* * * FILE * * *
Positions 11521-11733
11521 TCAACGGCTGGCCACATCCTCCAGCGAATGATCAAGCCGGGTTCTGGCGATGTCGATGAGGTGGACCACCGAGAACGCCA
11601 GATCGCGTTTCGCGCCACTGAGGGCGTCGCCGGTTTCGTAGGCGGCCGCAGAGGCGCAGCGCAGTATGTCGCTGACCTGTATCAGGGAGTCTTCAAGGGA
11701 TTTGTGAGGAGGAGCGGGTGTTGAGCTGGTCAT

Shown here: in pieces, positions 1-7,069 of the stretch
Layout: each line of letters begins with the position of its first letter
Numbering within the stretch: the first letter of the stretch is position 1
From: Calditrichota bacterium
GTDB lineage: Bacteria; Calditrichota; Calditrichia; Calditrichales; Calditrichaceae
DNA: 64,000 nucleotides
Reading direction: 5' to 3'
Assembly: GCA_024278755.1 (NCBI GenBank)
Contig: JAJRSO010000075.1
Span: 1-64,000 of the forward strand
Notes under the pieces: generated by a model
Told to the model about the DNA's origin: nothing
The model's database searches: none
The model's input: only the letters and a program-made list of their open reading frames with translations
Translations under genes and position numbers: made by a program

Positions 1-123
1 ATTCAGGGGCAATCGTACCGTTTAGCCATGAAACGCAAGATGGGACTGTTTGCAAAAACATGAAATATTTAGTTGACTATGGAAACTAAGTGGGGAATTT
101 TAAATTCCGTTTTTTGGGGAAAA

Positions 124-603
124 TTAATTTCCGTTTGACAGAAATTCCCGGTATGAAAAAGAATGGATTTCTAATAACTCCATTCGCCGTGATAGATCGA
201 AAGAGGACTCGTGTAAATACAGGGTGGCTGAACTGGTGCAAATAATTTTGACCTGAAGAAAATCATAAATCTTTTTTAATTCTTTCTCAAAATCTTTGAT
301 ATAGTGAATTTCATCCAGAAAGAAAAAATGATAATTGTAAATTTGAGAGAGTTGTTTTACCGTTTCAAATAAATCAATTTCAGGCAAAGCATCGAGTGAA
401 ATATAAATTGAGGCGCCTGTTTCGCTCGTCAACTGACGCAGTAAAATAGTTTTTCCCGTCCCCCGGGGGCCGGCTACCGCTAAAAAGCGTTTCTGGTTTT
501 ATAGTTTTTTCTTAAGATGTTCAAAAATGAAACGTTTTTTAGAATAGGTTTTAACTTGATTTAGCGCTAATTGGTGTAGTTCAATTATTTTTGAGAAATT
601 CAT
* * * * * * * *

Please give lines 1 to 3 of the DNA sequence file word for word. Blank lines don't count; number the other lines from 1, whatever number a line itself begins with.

Positions 11521-11733
11521 TCAACGGCTGGCCACATCCTCCAGCGAATGATCAAGCCGGGTTCTGGCGATGTCGATGAGGTGGACCACCGAGAACGCCA
11601 GATCGCGTTTCGCGCCACTGAGGGCGTCGCCGGTTTCGTAGGCGGCCGCAGAGGCGCAGCGCAGTATGTCGCTGACCTGTATCAGGGAGTCTTCAAGGGA